Planning and wireframing are critical when building a great experience in the digital space. Before the design work commenced, our lead project developer and designer mapped out all the integral templates that users would interact with. This process of creating a detailed information architecture helps to reveal elements of the user experience and plays a large role in influencing the project’s design. Once the information architecture is agreed by the team, the design can commence, creating the look and feel that users will interact with to experience the digital solution. Design is arguably the first thing you see before you start any form of interaction and therefore heavily influences the overall success of a digital experience. For this particular project our objective was to integrate the Brien Holden Vision Institute colours to create an intuitive interface using a clean, minimalistic style. The interface design was somewhat restricted by the existing layout of a refractor tool however we still had creative control over visual appearances. When designing a digital experience, visual cues need to be simple so that users can easily identify things like buttons, menu’s and other interactive areas. It’s also important to achieve brand integrity through design and we achieve this in the way that brand colours and stylistic elements are applied. For example, one of the brand colours is blue, however if this was applied too heavily it would most definitely compromise the usability and generally hinder the user experience.

What user research did you use or perform in designing the solution, and what were the most interesting effects of that research in the solution’s design?: 

The tool that we created is designed for a niche target audience and so the initial user research was supplied to us by our client. Brien Holden Vision Institute are one of the only organisations that offer this tool and it’s primarily only available to optometry teachers and students. During the project planning phase, we consulted with those who had experience using the original tool, and documented their perceived flaws with it as well as suggestions for improvement. We learnt that users found the most repetitive tasks tedious, so we utilised hotkey shortcuts and made sure the most common action buttons were easily accessible. We also improved the user validation process, based on feedback that it was too strict and impeded the flow of the program and optimised the data on the results page, so that all information was clear and served a purpose, where it was previously cluttered. Like any design it’s important to research competitors and existing products so you can set benchmarks and establish ways that you can improve your creative concept. Part of our process was looking at the original tool that Brien Holden Vision Institute created roughly eight years ago and one other similar product that we found on the market. Interestingly this tool is not very common however what we did discover with one product on the market is that the design style favoured illustration and there was no patient in the design. Our approach was to simulate a real life eye test - to us and the client that meant using real photos of a refractor machine and a patient. The integration of patient responses as you move through the virtual eye examination created a realistic connection that we didn’t see across the other tools that were researched. Consulting with optometry experts and teachers and gaining their feedback through testing of the tool also helped us achieve our goal of a realistic refraction process.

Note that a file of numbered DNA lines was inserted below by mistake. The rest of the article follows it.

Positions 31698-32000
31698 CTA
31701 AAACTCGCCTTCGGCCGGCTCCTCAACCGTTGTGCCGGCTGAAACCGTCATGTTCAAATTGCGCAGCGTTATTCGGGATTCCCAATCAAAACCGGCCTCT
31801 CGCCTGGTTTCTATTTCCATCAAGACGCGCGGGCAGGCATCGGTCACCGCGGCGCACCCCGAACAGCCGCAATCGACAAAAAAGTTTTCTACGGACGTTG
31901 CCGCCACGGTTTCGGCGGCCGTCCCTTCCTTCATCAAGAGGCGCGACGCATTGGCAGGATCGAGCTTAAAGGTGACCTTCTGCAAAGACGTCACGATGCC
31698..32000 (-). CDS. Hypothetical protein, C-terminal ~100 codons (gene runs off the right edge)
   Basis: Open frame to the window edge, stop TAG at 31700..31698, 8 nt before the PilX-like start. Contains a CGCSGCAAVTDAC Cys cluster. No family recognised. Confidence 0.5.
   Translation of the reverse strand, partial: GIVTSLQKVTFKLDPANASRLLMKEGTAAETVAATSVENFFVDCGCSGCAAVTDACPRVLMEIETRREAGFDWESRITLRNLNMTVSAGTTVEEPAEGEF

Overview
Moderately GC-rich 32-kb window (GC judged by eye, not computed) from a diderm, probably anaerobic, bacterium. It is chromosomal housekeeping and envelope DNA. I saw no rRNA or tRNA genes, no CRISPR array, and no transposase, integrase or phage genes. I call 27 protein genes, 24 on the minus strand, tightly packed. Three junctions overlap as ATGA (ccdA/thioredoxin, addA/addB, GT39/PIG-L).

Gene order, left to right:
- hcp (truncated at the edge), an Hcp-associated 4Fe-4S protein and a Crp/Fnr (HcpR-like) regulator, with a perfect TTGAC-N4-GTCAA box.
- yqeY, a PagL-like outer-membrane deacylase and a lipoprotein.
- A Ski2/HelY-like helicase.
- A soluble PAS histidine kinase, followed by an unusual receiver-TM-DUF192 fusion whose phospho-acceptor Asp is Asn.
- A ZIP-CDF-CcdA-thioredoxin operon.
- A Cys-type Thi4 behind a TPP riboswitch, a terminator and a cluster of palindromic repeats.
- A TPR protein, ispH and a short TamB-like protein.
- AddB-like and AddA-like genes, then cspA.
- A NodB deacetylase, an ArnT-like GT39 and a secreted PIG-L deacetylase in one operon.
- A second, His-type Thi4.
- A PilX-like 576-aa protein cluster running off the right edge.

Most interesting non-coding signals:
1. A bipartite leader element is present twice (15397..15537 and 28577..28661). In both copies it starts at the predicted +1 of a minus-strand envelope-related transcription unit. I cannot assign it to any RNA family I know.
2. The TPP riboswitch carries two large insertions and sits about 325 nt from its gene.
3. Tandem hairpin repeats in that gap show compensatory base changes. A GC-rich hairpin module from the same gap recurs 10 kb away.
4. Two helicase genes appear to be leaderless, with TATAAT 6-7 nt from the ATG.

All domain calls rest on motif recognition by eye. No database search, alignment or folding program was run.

How might your solution serve as the inspiration or starting point for future solutions to other individual, societal, or world needs?: 

The success of the refractor has led to the development of plans for it’s growth in the future. In 2014, we are embarking on a project to integrate the Virtual Refractor with an education platform that will allow universities to add lecturers and creat their own courses around the refractor. This will include tests and required levels of accuracy to pass with lecturers being able to further tailor the refractors features based on student level and course requirements. A self-managed multi lingual function will also be added to make the Virtual Refractor more globally accessible. Brien Holden Vision Institute will be able to add new languages including sound files for the automated refractor responses.

Please share any quantitative, qualitative, and/or anecdotal evidence of the effectiveness of the design of your solution’s user experience in solving a pressing need.: 

Clear quantitative data around the Virtual Refractor is not available at this time, but the anecdotal evidence of it’s success has lead to further investment in making it an experience that can reach more people and have more of an impact globally. In addition, the Brien Holden Vision Institute team are incredibly proud of what has been achieved, including an award for best digital experience website at the Sydney Design Awards. The Institute’s Director of Education, Luigi Bilotto commented: “The Virtual Refractor is a highly technical innovation we have made simple to operate. Taking the Virtual Refractor online will mean access to refraction training for students all over the world. They will simply need an internet connection. This is an important development and will assist optometry educators and students in developing countries.” Bilotto continued: “We are incredibly proud of our Online Team for producing this comprehensive product. The new design has allowed us to bring a human element to the tool. There has been an incredible amount of work that has gone into this, the level of design detail ensures that the Virtual Refractor is realistic, creating a better user experience and improved learning outcomes. This is a great result for the team and this award confirms the value of our product.”